Three Reasons To Consider 15 Or 20-Year Mortgages

The majority of mortgages in the U.S. are 30-year mortgages. When you approach a mortgage lender to apply for a loan, they often assume you want a 30-year mortgage, unless you say otherwise. While a 30-year mortgage has the benefit of coming with lower monthly payments than a mortgage over a shorter term, there are times when it is not, in fact, the best choice. Here are three reasons to consider a 15 or 20-year mortgage instead.

You'll pay less overall.

Over the life of the loan, you will pay less for a 15 or 20-year mortgage than for a 30-year mortgage. How much you'll save exactly will depend on the rates the bank offers you on each type of loan. However, 15 and 20-year mortgages often come with lower interest rates than 30-year mortgages. Plus, you are making fewer payments overall. It's not unheard of for someone to save 20,0000 or 30,000 in interest, over the life of their mortgage loan, and if you're buying a more expensive home, you may save even more. Imagine if you invested that money in the stock market, instead; you could have some substantial savings set aside, by the time you're done paying off a 15-year mortgage.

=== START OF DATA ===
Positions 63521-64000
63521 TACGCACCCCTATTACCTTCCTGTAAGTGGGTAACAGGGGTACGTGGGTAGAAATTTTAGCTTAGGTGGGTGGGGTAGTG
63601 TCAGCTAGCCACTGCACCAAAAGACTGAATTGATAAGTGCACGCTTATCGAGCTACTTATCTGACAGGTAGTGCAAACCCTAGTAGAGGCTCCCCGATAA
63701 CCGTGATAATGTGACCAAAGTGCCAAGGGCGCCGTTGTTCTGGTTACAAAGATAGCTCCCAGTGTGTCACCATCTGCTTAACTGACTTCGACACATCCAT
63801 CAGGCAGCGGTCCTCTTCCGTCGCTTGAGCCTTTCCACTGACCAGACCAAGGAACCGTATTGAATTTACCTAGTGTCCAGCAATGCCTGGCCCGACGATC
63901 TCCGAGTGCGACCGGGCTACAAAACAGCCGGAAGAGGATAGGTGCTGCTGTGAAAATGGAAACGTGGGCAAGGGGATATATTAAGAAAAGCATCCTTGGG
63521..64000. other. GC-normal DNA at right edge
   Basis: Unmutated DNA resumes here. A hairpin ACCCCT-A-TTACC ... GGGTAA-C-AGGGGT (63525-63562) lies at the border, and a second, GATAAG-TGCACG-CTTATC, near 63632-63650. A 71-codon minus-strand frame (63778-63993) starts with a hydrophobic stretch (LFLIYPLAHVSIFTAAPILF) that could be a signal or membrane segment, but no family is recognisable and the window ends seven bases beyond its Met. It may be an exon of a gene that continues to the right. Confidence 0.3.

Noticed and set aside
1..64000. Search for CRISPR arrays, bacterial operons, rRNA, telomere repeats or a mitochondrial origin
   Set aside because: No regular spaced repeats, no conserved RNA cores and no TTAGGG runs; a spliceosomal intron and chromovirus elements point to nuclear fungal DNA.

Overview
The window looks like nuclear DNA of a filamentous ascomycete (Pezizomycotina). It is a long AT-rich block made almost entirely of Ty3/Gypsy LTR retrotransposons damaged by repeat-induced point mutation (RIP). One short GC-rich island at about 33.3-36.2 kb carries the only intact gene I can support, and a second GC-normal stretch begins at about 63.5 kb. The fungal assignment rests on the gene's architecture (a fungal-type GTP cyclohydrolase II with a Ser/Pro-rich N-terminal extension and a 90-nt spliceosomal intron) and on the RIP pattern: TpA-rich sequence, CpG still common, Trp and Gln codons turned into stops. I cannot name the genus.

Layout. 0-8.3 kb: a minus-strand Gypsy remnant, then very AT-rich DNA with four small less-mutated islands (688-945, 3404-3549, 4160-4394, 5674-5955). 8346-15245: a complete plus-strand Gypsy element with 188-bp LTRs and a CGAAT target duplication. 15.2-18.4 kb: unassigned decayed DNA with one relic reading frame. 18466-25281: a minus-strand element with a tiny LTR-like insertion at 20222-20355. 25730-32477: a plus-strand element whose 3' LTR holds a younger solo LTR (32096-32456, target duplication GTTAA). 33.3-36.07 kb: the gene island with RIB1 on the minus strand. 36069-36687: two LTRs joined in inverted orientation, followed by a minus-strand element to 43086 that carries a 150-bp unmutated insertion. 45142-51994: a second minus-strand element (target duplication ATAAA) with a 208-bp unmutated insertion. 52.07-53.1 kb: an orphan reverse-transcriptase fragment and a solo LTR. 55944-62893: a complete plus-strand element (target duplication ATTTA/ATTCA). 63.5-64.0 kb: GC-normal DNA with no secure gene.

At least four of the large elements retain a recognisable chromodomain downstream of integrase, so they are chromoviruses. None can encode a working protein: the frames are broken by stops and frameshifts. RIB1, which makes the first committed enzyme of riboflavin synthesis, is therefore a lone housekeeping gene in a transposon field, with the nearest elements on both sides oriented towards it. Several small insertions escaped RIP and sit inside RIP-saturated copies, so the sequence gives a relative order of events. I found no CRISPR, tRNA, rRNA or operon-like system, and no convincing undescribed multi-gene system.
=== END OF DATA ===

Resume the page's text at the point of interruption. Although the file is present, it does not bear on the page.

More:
You'll build equity faster.

There are a few reasons why it is good to have equity in your home. First, if you run into financial trouble, such as if you lose a job or have a huge medical expense, you can take a loan out against the equity. A home equity loan usually comes at a lower interest rate and is easier to get than a personal loan. Second, if you decide to sell the home, having equity means you'll actually get money from the sale. With a shorter-term mortgage, you build equity a lot faster, since you're paying less towards interest each month. This makes a 15-year mortgage a good choice for anyone who is considering selling a home within a few years.

You won't tie up your monthly income later on.

Where will your life be in 15 years? What about in 30 years? If you're already in your 30s, there is a good chance you will be retired in 30 years. You won't want your monthly income tied up in a mortgage at that point. If you pay off your home in 15 years, you will have more flexibility as to how to spend your income in retirement.